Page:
LYDIA: What I've been thinking were horrible nightmares, I now see were actual 
occurrences. He made me come here every night to wait upon him. He told me 
that Gregory, his butler, had placed him here in this coffin - and had buried 
a dummy in his place. Then he killed Gregory.

WYNTON: The body in the room upstairs?

LYDIA: Yes. (DARKLY) When he had me under his spell, I used to pass through 
that room and laugh at the remains of Gregory -- call him lazy for always 
sleeping on the floor. To think that I would do a thing like that.

WYNTON: Go ahead, Miss Crampton.

LYDIA: He made me bring him a young animal every day or two.

WYNTON: What was that for?

LYDIA: He - fed upon them.

WYNTON: Ah, I thought so. He feeds upon the blood of animals?

LYDIA: Yes. He sucked the blood from them. And, when he had fed, he had the 
strength to get out of his coffin for a while.

JOHN: (UNNERVED, TO WYNTON) This is horrible! Stop her!

WYNTON: No, quiet, John. (TO HIMSELF) Then that's how we saw him in the hall 
upstairs. (TO LYDIA) Go ahead, Miss Crampton.

LYDIA: That is about all. He used to taunt me by the hour, telling me I'd 
never come into my inheritance.

WYNTON: I see. When we slammed the lid on the coffin, we broke his spell over 
you.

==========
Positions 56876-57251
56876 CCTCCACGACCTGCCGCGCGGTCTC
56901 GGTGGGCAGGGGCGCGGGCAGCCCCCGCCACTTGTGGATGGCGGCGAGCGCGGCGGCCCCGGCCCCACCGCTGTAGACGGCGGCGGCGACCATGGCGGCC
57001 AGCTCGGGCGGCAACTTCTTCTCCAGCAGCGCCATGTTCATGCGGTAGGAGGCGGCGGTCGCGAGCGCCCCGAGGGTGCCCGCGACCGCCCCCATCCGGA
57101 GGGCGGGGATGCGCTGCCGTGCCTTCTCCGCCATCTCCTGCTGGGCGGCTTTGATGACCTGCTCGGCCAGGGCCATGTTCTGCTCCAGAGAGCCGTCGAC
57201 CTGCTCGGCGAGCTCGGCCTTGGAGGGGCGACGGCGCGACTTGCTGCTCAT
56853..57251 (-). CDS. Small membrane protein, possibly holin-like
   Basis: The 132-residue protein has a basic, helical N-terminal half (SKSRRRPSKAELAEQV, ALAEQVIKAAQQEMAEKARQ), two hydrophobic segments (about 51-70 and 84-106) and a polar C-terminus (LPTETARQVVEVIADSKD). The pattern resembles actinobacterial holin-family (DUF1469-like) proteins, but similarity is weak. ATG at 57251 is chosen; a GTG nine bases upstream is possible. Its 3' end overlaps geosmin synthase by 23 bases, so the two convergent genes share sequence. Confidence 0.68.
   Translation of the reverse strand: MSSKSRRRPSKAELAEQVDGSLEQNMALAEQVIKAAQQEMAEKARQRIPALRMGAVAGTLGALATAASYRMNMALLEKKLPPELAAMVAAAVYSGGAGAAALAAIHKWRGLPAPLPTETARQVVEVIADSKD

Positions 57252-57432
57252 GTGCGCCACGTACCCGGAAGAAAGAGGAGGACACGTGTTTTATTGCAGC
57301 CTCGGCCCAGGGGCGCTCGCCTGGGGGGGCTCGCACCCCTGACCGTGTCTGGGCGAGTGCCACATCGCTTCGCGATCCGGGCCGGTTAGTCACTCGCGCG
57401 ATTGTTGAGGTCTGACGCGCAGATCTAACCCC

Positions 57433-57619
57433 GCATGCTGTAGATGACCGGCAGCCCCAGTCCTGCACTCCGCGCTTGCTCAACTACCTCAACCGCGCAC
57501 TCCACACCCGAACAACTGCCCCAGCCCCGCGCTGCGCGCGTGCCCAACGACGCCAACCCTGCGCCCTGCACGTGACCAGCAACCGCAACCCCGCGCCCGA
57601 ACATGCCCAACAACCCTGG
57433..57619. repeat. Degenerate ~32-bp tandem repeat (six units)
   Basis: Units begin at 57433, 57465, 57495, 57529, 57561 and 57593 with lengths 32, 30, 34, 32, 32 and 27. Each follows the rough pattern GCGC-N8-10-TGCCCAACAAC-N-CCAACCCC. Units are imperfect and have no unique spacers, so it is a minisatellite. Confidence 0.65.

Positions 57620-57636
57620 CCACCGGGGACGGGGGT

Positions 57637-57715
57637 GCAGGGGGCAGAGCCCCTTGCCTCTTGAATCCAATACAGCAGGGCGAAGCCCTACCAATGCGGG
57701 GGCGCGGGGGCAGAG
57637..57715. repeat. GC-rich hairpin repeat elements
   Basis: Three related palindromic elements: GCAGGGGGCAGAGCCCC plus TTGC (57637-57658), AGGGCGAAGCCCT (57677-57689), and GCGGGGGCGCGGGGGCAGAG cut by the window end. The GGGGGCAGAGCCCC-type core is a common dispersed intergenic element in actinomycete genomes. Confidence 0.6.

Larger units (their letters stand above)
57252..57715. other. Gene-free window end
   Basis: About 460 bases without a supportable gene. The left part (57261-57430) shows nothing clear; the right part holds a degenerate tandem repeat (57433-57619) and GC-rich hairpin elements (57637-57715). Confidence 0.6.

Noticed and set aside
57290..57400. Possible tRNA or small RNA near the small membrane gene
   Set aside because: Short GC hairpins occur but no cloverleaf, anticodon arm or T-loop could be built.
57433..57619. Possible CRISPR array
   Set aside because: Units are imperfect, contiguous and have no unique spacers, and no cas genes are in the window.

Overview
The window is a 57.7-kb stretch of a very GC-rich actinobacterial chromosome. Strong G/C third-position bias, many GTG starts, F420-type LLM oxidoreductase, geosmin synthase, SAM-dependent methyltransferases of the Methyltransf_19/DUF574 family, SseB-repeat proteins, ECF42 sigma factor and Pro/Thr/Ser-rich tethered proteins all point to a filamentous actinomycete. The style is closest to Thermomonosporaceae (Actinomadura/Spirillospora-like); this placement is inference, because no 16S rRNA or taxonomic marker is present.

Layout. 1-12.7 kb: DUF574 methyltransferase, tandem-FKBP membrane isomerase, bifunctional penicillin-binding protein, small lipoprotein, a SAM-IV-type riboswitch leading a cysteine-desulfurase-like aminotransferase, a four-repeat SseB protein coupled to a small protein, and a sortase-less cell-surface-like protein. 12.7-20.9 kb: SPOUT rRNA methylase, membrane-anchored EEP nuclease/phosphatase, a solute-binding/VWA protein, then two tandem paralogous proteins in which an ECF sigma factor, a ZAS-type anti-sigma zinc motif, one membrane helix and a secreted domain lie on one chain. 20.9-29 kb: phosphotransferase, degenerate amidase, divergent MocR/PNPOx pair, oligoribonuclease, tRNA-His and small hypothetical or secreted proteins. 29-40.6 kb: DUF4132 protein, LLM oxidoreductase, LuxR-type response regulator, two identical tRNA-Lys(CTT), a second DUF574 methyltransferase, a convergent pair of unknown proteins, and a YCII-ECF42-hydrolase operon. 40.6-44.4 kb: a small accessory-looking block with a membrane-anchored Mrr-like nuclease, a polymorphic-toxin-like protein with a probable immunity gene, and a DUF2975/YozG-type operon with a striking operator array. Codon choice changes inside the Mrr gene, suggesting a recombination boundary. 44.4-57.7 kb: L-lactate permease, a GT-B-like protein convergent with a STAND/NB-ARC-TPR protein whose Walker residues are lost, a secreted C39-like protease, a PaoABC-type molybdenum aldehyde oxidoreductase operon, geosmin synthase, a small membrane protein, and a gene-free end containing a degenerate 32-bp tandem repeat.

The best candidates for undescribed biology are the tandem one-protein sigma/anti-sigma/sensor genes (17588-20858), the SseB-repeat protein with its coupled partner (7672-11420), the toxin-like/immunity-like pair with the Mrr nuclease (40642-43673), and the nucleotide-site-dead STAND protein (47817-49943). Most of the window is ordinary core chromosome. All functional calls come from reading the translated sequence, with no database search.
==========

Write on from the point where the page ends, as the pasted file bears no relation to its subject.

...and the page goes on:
LYDIA: (REALIZES THIS IS TRUE) Yes! You MUST have done.

WYNTON: Tell me, Miss Crampton, where, in this room, are we in connection with 
the rest of the house?

LYDIA: I - don't know. It must be on the ground floor, I suppose.

WYNTON: That's what I was thinking. 

SOUND: (TAPPING ON WALL)

WYNTON: I have an idea.

JOHN: What is it, sir?

SOUND: (MORE TAPPING ON WALL, ENDING WITH HOLLOW TAPS)

WYNTON: Ah. Hear that?

JOHN: Another hollow spot.

WYNTON: Exactly. Now, watch this point right here.

JOHN: Yes, sir?

WYNTON: We'll press it and--

SOUND: (CLICK) 

WYNTON: Mm.

SOUND: (MOVEABLE WALL SLIDES NOISILY OPEN)

JOHN: It's opening!

LYDIA: Why - why, it's the bookcase in the front room.

WYNTON: Look at this in the back of the bookcase -- a small secret 
compartment.

OLD MAN: (MUFFLED, FROM UNDER COFFIN LID, INDISTINCT MUMBLING ... THEN, 
OMINOUSLY) Keep away from the bookcase!

LYDIA: (GASPS)

JOHN: The dead body is talking! Talking even with the coffin lid on.

WYNTON: All right, John. We're ready to put a stop to his talking. Here, Miss 
Crampton -- a package from the compartment in the back of the bookcase. I 
think you'll find it's your father's will.